Arturo Ardila-Gomez: We are piloting and strengthening monitoring and evaluation across all our upcoming operations, but also those that go through mid-term review or restructuring.

The agenda is comprehensive, and we have a myriad of hopefully substantive actions. Starting with the country partnership frameworks and the systematic country diagnoses, to try to work at that level to showcase the importance of urban transport.

What you don't measure you cannot manage. So issues like gender vulnerability, affordability— if we don't have proper monitoring and evaluation frameworks, proper results chains, if we don't use sub-indicators—for example, we're measuring travel time, and maybe we can disaggregate it by gender, because women happen to do train trips, they drop off the children more likely than not, they then pick them up, take them to the doctor… so for women, we need a separate indicator on something as basic as travel time or an indicator of affordability.  And it's measured differently than a master indicator on travel time door to door, or boarding time to exiting time from bus. So we're working to help them improve how to measure, and debunking the myth that, in a proper monitoring and evaluation framework, if you have 10 pages with 15 lines in total, people say, "You have too many." But [it’s not too many if] half of them are also indicators by gender and by income group, and by disability.

For a quick introduction to IEG's evaluation, watch the video In Brief: Improving Urban Transport in Developing Countries

 

What are some of the emerging trends in urban transport, and how do you see the World Bank Group’s engagement in the near and distant future?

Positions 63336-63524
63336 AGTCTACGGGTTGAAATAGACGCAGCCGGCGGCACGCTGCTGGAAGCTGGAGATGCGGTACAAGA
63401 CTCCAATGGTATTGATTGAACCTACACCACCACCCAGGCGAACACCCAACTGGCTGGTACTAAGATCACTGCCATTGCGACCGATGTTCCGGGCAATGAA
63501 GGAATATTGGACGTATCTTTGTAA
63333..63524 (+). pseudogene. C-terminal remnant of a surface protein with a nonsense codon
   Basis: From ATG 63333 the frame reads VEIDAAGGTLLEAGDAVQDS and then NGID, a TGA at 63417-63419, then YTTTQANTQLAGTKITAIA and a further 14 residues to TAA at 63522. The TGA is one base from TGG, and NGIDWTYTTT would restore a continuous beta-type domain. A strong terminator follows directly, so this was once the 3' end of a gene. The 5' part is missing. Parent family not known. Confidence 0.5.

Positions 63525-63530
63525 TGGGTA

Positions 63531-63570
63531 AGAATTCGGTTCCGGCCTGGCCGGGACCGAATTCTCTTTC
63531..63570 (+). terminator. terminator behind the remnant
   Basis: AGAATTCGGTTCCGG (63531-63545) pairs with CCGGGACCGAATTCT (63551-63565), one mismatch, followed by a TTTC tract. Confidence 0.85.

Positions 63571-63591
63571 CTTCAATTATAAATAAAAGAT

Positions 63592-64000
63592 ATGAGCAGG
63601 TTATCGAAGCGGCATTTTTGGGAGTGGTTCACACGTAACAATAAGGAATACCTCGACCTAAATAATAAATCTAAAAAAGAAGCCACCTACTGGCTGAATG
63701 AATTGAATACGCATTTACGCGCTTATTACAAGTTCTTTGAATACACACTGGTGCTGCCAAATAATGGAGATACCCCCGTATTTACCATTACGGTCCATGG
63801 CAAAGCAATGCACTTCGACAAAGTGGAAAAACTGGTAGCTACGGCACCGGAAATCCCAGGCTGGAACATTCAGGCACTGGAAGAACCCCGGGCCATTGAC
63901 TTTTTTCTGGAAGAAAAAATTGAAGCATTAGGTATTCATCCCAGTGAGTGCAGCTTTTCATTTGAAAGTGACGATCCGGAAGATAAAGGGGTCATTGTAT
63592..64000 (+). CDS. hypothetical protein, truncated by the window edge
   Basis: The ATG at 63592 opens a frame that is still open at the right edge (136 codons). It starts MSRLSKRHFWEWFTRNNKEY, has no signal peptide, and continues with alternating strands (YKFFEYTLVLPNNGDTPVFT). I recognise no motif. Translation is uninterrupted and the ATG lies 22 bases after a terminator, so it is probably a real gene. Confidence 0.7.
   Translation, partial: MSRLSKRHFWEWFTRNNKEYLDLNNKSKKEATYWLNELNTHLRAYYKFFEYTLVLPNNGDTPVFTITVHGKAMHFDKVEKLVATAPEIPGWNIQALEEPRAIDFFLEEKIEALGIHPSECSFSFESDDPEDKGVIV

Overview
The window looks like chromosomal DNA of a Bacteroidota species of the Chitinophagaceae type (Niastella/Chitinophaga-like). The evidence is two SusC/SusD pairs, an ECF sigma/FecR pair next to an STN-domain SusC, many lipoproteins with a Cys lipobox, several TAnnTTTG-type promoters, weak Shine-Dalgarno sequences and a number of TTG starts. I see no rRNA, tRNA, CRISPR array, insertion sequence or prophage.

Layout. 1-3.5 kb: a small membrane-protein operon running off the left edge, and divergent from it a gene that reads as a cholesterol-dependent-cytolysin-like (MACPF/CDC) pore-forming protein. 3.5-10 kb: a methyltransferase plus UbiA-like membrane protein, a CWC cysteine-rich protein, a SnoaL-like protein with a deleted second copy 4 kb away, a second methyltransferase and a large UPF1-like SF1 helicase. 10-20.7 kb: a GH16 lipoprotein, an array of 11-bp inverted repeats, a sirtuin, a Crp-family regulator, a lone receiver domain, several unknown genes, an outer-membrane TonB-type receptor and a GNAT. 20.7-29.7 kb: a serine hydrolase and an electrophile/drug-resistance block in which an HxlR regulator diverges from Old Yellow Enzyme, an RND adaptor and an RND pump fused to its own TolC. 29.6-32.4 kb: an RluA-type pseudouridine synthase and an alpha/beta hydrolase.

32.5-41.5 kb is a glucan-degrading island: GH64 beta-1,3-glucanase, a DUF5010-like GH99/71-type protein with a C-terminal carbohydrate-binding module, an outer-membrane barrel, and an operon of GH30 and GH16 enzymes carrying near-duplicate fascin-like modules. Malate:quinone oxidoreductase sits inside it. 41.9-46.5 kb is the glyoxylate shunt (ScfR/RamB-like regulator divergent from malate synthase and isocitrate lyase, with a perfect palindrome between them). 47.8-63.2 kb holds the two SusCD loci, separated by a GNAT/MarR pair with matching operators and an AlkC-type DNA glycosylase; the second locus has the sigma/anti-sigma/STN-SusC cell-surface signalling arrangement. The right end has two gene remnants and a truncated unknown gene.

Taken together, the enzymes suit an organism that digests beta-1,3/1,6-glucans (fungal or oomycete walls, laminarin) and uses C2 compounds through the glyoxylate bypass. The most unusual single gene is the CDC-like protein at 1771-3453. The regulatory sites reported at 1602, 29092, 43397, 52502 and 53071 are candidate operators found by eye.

José Luis Irigoyen: This evolving trend to sustainable urban transport seen from a local to global issue, has forced us to think of more holistically integrated solutions that will address all these dimensions.

Before 2005, for example, the thrust of our engagement in urban transport had always been public transport, so we focused a lot on the efficiency of public transport, the introduction of air quality, looking for solutions like bus rapid transit as a lower cost than metros, many options like that.

Since 2005 and on we have been looking at public transport as more of an integrated system, with holistic solutions. Today it's unthinkable not to consider, for example, bikeways as part of the solution, where we didn't before, I think it was Lima the first time we did it, it was just a solution for the very poor. Now it's part of a much more holistic view of the city.

Similarly, in addition to increasing efficiency, we started realizing that new technology was bringing opportunities that were never available before. So all the efforts we had in the past to provide the physical integration, now we're able to move, with smartcards, towards fare integration.

As we continue, more and more, the use of technology unleashing the power of big data, what we are learning in day-to-day projects is, we’re assessing how a public transport system is allowing people living in the most challenging places to access opportunities. And we have a tool, for example, emissions data – so we have integrated technology in a way that allows us to think differently about the problems we face and the solutions.

It is very clear that the future of transport, and urban transport in particular, is automated cars, shared vehicles, electric, and driven by big data.

 

It is very clear that the future of transport, and urban transport in particular, is automated cars, shared vehicles, electric, and driven by big data. -José Luis Irigoyen

 

What do you think the African countries need in this space, and how can the Bank Group better support them?

Patience Kunene.jpg
"One of the issues is the need to look at cities as economic spaces where we compete. Even within one country, cities are competing with each other. But how much more, when you look at a regional context, urban transport becomes a competitive edge for each of the cities as they are attempting to grow." -Patience Kunene